Of course not.

What makes the failure of the climate change movement so telling is that during the same years that it peaked and crashed, another movement has successfully conducted a prerevolutionary campaign of the classic sort here in the US. 

While the green Left has been spinning its wheels and setting itself up for failure, the populist Right has carried out an extremely effective program of delegitimization aimed at the federal government and, even more critically, the institutions and values that support it. 

Over the last fifteen years or so, very largely as a result of that program, a great many Americans have gone from an ordinary, healthy distrust of politicians to a complete loss of faith in the entire American project. 

To a remarkable extent, the sort of rock-ribbed middle Americans who used to insist that of course the American political system is the best in the world are now convinced that the American political system is their enemy, and the enemy of everything they value.

The second stage of the prerevolutionary process, the weaving of a network of alliances with pressure groups and potential power centers, is also well under way. 

Watch which groups are making common cause with one another on the rightward fringes of society these days and you can see a competent revolutionary strategy at work. 

This isn’t something I find reassuring—quite the contrary, in fact; aside from my own admittedly unfashionable feelings of patriotism, one consistent feature of revolutions is that the government that comes into power after the shouting and the shooting stop is always more repressive than the one that was in power beforehand. 

Still, the way things are going, it seems likely to me that the US will see the collapse of its current system of government, probably accompanied with violent revolution or civil war, within a decade or two.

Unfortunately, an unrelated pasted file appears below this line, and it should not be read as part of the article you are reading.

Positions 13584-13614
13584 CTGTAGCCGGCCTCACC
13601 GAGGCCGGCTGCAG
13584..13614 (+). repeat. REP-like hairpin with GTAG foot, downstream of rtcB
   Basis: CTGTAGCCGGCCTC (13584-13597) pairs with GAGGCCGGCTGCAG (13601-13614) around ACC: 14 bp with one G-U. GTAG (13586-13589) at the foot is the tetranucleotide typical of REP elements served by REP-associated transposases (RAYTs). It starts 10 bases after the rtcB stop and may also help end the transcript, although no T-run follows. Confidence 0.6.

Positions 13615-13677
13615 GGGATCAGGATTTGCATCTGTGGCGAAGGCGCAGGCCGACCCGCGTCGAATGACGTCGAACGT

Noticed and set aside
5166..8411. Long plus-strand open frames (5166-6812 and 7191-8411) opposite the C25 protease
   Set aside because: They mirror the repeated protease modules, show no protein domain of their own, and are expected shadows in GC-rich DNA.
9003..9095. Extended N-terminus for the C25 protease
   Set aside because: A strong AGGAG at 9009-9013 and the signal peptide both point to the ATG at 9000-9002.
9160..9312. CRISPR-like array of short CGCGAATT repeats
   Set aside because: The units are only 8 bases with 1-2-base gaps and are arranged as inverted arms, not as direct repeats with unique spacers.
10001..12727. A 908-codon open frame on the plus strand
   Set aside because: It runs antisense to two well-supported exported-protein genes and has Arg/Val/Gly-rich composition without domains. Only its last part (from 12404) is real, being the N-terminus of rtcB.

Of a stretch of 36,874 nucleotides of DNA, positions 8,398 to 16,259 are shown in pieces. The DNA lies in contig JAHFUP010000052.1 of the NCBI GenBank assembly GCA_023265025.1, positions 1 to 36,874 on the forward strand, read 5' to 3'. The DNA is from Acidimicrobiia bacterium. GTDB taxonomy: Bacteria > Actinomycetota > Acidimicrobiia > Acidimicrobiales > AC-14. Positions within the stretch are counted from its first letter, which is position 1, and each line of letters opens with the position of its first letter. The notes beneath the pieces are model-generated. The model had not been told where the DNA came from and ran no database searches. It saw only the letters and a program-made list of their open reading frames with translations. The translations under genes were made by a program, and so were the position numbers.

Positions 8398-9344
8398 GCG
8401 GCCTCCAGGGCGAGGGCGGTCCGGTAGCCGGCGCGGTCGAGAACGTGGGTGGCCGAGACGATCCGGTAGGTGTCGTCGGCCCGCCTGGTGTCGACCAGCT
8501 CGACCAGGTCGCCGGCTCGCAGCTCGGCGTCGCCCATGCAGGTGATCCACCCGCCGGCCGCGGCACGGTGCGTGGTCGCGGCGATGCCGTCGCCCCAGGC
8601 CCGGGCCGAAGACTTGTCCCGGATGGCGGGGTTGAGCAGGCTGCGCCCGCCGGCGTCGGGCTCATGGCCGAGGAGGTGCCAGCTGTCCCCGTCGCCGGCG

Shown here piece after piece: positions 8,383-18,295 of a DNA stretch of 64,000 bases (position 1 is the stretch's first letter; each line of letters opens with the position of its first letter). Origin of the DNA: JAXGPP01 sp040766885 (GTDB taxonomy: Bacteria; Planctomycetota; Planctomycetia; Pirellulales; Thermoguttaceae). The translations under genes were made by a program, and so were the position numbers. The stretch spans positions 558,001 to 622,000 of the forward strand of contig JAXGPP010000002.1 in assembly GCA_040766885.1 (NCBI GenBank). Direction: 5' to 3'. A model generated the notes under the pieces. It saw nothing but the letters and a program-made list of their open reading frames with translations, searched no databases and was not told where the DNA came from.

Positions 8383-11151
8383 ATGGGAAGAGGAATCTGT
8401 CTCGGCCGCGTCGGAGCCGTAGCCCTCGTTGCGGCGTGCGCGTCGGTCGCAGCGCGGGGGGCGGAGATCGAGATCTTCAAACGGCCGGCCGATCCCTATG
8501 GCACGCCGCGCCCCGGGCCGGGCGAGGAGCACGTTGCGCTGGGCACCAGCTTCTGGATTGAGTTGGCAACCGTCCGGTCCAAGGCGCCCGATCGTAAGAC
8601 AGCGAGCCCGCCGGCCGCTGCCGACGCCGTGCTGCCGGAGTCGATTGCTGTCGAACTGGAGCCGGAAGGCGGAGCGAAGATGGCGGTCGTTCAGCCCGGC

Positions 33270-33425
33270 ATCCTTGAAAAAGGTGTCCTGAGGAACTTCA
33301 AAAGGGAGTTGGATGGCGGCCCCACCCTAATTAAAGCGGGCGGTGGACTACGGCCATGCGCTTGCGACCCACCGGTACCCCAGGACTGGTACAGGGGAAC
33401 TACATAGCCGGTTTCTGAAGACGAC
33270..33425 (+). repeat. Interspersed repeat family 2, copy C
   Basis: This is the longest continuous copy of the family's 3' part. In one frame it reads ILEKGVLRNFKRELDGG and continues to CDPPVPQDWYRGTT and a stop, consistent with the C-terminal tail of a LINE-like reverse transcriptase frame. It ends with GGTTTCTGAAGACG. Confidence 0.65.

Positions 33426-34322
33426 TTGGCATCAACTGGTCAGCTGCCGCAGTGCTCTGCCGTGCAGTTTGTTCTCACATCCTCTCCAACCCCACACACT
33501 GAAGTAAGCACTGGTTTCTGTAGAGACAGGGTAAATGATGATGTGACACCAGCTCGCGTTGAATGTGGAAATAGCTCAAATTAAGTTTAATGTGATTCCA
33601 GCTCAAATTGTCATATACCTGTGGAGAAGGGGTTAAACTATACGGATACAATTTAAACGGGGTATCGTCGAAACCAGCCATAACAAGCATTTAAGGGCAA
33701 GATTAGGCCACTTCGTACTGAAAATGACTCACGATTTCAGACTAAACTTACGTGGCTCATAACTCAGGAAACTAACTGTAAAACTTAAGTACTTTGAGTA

Meanwhile, as far as I can see, the climate change movement is effectively dead in its tracks, and we no longer have time to make something happen before the rising spiral of climate catastrophe begins—as my readers may have noticed, that’s already well under way. 

From here on in, it’s probably a safe bet that anthropogenic climate change will accelerate until it fulfills the prophecy of The Limits to Growth and forces the global industrial economy to its knees. 

Any attempt to bring human society back into some kind of balance with ecological reality will have to get going during and after that tremendous crisis. 

That requires playing a long game, but then that’s going to be required anyway, to do the things that the climate change movement failed to do, and do them right this time.

With that in mind, I’m going to be taking this blog in a slightly different direction next week, and for at least a few weeks to come. 

I’ve talked in previous posts about intentional technological regression as an option, not just for individuals but as a matter of public policy. 

I’ve also talked at quite some length about the role that narrative plays in helping to imagine alternative futures. 

With that in mind, I’ll be using the tools of fiction to suggest a future that zooms off at right angles to the expectations of both ends of the current political spectrum. 

Pack a suitcase, dear readers; your tickets will be waiting at the station. 

Next Wednesday evening, we’ll be climbing aboard a train for Retrotopia.

https://www.popularresistance.org/the-last-refuge-of-the-incompetent/